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Subspecialties Oncology, Omics, Genetics and epigenetics

Tackling TKI Troubles

Credit: Joseph Szulczewski, David Inman, Kevin Eliceiri, and Patricia Keely, Carbone Cancer Center at the Univ. of Wisconsin, National Cancer Institute, National Institutes of Health

In recent years, tyrosine kinase inhibitors (TKIs) that target epidermal growth factor receptors (EGFR) have become first-line treatment for cases of lung cancer. However, despite their success, EGFR TKIs do not display the same efficacy across different patients – even in those who have EGFR-sensitizing mutations.

A team of researchers, however, may have found a solution to this TKI trouble by using the features of the tumor-microenvironment to predict the result of targeted therapies in select patients. The researchers used deep learning analysis of H&E-stained biopsies to develop a model that can predict how patients with EGFR-mutant metastatic lung cancer will respond to therapies. Analysis of these tumor tissue images allowed the team to identify interactions between tumor and stroma cells, which in turn allowed them to accurately predict how patients would respond.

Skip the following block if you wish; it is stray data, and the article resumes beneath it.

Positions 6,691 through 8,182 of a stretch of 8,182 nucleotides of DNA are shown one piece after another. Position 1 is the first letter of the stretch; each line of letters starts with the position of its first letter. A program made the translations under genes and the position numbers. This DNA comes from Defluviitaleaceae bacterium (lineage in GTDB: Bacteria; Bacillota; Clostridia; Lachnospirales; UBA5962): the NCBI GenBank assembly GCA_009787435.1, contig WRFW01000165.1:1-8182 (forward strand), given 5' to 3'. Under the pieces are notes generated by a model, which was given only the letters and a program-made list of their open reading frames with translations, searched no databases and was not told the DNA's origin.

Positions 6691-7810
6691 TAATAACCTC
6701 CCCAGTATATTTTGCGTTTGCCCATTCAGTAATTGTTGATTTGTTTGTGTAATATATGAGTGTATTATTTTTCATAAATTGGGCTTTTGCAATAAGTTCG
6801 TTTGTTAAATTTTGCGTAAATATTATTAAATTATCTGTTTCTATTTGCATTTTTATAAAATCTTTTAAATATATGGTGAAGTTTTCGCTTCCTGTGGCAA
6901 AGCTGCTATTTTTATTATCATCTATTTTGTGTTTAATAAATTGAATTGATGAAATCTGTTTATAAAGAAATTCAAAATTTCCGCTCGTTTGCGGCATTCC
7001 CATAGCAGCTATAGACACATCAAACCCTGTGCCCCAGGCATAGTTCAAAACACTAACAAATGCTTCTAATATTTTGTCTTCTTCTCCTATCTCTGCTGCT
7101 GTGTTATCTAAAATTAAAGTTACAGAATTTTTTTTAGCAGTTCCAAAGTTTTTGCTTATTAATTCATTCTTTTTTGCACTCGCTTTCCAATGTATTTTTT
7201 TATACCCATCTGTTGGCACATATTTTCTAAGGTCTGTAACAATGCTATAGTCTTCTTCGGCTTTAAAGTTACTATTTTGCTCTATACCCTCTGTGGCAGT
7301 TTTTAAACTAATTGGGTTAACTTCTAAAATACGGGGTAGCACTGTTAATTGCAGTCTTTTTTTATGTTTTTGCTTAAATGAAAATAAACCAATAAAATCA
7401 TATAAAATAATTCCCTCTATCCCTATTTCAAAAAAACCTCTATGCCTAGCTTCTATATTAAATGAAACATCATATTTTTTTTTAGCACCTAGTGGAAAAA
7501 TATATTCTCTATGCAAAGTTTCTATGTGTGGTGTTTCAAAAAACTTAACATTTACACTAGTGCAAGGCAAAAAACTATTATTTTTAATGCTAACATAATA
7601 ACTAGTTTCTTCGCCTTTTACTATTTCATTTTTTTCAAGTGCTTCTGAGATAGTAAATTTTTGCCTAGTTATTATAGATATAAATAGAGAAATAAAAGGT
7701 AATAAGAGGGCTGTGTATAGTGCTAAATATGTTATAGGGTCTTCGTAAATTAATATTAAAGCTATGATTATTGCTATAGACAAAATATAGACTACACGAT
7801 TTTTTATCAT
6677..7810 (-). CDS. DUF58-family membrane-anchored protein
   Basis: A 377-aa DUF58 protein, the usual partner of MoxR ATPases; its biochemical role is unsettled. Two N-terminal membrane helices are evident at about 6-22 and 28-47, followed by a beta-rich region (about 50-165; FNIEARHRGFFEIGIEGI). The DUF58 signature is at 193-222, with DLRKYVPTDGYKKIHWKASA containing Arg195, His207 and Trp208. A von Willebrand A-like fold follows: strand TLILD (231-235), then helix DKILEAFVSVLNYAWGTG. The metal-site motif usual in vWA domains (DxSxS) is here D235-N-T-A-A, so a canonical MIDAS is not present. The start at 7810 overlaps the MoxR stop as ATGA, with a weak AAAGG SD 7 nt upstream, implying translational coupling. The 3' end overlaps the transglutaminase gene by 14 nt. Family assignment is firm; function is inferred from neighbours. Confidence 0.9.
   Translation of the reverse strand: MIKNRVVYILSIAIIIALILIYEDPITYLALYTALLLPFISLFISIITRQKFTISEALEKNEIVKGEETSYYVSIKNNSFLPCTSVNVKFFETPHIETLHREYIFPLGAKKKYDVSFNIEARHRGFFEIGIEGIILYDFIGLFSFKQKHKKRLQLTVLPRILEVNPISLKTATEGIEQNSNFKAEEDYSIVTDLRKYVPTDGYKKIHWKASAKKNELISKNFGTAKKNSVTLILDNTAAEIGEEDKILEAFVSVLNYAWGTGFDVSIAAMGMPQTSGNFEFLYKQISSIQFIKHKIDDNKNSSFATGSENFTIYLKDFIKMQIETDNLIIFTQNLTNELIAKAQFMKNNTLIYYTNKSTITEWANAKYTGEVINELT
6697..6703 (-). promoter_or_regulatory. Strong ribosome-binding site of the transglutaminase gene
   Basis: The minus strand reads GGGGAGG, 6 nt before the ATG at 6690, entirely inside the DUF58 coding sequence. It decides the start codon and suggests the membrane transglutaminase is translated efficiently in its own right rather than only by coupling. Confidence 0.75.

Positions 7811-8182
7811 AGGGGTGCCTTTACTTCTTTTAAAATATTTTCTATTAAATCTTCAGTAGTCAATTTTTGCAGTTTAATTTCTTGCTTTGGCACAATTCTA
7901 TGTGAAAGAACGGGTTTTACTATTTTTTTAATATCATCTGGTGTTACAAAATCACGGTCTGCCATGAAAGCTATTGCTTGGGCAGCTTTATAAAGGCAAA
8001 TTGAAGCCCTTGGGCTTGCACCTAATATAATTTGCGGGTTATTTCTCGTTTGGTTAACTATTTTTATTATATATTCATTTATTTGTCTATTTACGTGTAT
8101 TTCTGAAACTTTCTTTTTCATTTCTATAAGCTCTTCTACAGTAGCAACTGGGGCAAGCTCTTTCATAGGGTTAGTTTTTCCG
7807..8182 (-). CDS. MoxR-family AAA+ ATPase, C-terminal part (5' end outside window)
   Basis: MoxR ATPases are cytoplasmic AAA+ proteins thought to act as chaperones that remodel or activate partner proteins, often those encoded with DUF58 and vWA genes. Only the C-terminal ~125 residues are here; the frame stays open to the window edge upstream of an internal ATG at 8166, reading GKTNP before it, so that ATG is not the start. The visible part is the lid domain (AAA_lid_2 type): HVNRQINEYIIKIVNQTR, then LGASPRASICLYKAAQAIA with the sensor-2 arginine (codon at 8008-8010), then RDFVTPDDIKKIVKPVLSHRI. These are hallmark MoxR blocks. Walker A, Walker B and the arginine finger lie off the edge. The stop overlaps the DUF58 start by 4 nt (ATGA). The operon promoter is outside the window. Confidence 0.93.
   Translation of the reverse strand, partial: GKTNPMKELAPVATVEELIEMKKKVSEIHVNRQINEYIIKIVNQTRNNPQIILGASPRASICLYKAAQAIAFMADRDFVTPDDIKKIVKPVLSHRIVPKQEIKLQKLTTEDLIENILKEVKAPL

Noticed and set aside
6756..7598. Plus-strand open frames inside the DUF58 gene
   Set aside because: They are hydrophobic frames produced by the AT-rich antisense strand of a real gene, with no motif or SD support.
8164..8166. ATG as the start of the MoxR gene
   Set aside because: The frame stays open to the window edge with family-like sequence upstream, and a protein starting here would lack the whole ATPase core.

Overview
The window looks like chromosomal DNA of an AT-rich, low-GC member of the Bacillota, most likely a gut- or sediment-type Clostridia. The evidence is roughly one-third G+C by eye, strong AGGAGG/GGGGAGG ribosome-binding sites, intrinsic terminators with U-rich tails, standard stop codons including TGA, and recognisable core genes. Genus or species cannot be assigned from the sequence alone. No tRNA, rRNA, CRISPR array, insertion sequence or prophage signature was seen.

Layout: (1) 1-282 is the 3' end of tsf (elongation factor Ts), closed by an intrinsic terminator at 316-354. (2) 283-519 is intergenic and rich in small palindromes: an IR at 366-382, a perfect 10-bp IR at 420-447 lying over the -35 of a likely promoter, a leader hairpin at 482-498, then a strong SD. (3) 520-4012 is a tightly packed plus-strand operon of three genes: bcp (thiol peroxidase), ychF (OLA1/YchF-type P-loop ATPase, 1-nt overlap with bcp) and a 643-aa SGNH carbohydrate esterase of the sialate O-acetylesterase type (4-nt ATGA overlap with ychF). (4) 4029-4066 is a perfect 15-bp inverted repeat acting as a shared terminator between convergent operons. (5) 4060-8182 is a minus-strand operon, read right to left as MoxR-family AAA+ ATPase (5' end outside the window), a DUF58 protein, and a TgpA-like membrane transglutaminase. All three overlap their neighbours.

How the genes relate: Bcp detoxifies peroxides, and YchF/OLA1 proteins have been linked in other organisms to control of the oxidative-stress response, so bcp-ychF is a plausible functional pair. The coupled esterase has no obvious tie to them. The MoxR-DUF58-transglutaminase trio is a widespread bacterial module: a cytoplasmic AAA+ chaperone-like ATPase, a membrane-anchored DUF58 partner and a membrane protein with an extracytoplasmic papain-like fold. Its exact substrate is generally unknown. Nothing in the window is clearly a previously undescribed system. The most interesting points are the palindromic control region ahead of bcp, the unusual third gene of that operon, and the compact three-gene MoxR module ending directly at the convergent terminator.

The team found that higher tumor–tumor interactions were linked with a greater overall benefit to patients, whereas more tumor–stroma interactions showed less benefit – suggesting that the latter interplay is involved in people’s resistance to targeted therapies

In light of these findings, the paper established that patients with EGFR-mutant lung cancer and higher amounts of tumor–stroma interactions have better likelihood at responding to immunotherapy, which could have further implications for treatment plans and treatment development. In addition to this, the authors correlated signatures drawn from pathology images with established lung adenocarcinoma subtypes. This relationship between groups that are unlikely to benefit from treatment and faster-growing cancers echoes similar findings in recent work that observed significant instances of high-grade subtypes in patients with cancers resistant to EGFR TKI (2).

That said, the authors state that the study’s methodology sample size was relatively small. Furthermore, the prediction model only offered insights on intertumor rather than intratumor heterogeneity. Further research is needed to establish how these differ and what effects intratumour heterogeneity has on clinical outcomes, including studies involving larger datasets and patients without sensitizing EGFR mutations.

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  1. S Wang et al., “Features of tumor-microenvironment images predict targeted therapy survival benefit in patients with EGFR-mutant lung cancer,” J Clin Invest, 133, 2023 (2023). PMID: 36647832.
  2. Yu X, et al. “Adenocarcinoma of high-grade patterns associated with distinct outcome of first-line chemotherapy or egfr-tkis in patients of relapsed lung cancer,” Cancer Manag Res, 13, 3981 (2021) PMID: 34040439.
About the Author
George Francis Lee

Deputy Editor, The Pathologist

Interested in how disease interacts with our world. Writing stories covering subjects like politics, society, and climate change.

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